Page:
I've finished . . . And His Lovely Wife, Connie Schultz's memoir about her husband Sherrod Brown's campaign for Senate. And I have some things to say about it. I won't presume to qualify myself to give a full-bore review, but the book is certainly worth a few posts of observations.
First, we need to work off the Scene blog write-up that ruffled the blogosphere last week. In it reporter Joe Tone writes that Schultz takes "swings" at some of her PD colleagues for "breaking basic rules of journalism." He cites three such swing recipients.
Having read the book and re-read the portions in question, I cannot find a reference Schultz makes to the reporters cited breaking basic rules of journalism. She does talk about reporters breaking rules of journalism -- most notably for pursuing Brown to answer Mike DeWine's charge about a former employee selling marijuana without first forcing DeWine to name names. And she recounts incidents regarding the three PD journalists named. But at no point does she use the "breaking rules" language to describe the incidents involving PD writers.
Tone's first example was reporter Steve Koff who is supposedly called out for writing a story about an instance of plagiarism early in the campaign. Here's Tone's description: "Reporter Steve Koff, Schultz writes, wrote a critical story about the letter without even giving Brown a head’s up."
Here is Schultz on Koff's article: "Sherrod and I did not know this kind of story was coming. We found out about it like hundreds of thousands of other readers, by opening our morning Plain Dealer." (p. 29-30) That's it. No suggestion that Koff should have given her a heads up, much less that failing to do so violates rules of journalism. Schultz goes on to recount upbraiding Sherrod for his response to the article and confessing her own missteps when she emailed the paper's editorial cartoonist to complain about his take on the incident.
All of which does more to illustrate her increasingly untenable place in the newsroom more than swiping at Koff.
Second up is now-retired PD reporter and current Bellwether blogger Bill Sloat. Bill's response to the Scene post was my first knowledge of it. Sloat takes some swings back, then backs off in comments, then in comments to a follow up post expresses again his irritation that he was called out.
One fisking quibble -- Tone writes that Sloat called PD Editor-in-Chief Doug Clifton when the book clearly says Sloat emailed Clifton.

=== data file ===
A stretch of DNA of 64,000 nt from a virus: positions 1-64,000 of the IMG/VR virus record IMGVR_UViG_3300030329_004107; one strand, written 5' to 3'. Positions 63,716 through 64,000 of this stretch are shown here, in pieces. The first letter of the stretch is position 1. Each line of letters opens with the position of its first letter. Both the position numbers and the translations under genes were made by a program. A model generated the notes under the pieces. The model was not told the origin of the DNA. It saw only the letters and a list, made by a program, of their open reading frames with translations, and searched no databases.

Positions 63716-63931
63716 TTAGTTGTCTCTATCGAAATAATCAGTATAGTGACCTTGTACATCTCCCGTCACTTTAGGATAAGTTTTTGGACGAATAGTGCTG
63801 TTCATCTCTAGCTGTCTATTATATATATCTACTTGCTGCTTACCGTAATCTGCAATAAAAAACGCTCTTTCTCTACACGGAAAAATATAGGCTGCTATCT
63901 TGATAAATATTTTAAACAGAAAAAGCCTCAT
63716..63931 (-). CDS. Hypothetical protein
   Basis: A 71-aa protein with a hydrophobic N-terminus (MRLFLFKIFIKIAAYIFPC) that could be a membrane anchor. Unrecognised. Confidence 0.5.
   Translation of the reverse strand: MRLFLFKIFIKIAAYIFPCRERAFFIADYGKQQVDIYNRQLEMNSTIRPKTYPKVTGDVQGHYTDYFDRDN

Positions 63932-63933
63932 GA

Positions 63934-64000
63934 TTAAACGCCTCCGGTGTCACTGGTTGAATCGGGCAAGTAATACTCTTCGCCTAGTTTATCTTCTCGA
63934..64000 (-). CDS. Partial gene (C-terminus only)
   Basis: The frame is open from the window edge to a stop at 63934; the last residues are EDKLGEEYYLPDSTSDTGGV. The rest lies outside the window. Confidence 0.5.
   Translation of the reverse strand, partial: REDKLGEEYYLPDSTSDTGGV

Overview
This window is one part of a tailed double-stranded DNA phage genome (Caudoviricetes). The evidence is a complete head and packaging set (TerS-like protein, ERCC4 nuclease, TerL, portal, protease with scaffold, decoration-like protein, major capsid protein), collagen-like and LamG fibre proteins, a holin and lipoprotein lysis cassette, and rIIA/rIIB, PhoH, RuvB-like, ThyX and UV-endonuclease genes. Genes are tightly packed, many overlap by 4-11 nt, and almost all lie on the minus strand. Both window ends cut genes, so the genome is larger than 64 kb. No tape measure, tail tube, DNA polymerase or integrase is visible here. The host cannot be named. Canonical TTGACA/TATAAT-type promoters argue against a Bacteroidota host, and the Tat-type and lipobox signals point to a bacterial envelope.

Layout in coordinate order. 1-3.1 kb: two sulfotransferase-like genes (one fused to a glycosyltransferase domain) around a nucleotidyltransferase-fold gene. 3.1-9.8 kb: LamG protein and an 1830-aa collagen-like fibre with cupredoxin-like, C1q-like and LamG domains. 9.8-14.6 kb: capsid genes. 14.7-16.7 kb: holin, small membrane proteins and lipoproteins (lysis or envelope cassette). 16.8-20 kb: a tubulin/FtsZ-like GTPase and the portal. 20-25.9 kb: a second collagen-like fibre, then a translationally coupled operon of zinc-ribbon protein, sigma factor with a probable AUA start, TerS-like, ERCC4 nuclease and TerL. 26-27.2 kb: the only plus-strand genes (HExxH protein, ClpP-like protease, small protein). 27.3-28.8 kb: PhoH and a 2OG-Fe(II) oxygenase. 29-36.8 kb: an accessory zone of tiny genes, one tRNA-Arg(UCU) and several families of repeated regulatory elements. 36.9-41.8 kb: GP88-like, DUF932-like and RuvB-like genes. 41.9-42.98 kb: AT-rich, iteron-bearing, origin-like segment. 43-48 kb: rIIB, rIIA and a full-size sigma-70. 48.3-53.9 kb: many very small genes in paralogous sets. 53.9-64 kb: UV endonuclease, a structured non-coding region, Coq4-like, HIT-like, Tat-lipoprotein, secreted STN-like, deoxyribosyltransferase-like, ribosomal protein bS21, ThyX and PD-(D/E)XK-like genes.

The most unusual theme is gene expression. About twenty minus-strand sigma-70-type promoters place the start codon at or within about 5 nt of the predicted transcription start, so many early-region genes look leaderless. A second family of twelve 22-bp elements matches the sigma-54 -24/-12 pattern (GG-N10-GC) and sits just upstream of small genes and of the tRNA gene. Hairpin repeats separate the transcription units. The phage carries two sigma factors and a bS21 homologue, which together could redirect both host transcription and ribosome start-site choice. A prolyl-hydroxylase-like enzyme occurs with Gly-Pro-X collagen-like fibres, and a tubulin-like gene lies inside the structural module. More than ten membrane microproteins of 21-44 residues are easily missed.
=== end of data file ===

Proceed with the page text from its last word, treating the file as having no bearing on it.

Schultz's comment -- that Sloat would have known earlier of her marriage to Sherrod if he read the paper he works for -- was a dig. But again, she doesn't say "Bill Sloat violated a basic rule of journalism." In fact, since Sloat wasn't writing a story, he wasn't engaged in journalism.
The comment is an aside in the story about how Clifton came to write a column about Shultz and Brown and how the PD would handle the campaign. It was a dig and an arguably unnecessary one, but hardly amounted to spotlighting a journalistic lapse by Sloat.
Finally, there is editorial writer Joe Frolick. Here's Tone:
- But perhaps no one takes more heat than editorial writer Joe Frolik, who broke the 11th Commandment: “Thou Shalt Not Be A Dick To Someone You Had Thanksgiving With.” Frolik, Schultz writes, is a close family friend, yet he spared nothing in a blistering attack on Brown in the early stages of the campaign. What’s worse: He didn’t even tell them it was coming.
“I knew that Sherrod’s race would be scrutinized at every turn,” Schultz writes. “But I could not accept that after more than 20 years of friendship, there was no warning that my friend’s column was coming.”
- When I read Joe's column now, all these months later, it doesn't ignite the rage I felt at the time. He is a smart and gifted writer and I wish him well. But his column still stings. I had tried to step as carefully as possible in the newsroom after Sherrod announced his candidacy, I had stopped attending newsroom meetings about political coverage, to avoid even the appearance of scouting for the campaign. I knew that Sherrod’s race would be scrutinized at every turn,which is what good journalists do -- and I worked with someof the best. But I could not accept that after more than 20 years of friendship, there was no warning that my friend’s column was coming. And if I could not accept that , it was time for me to go. (p. 51.)
One irony to note in all this. Schultz has quite flattering things to say about the Scene posts' author:
- Of all the journalists and columnists covering Sherrod's campaign, the ones who demonstrated time and again their eye for the telling personal details of life that illustrate a bigger story were Jessica Wehrman of the Dayton Daily News, Peter Slevin of The Washington Post and Joe Tone of Cleveland Scene. (p. 243.)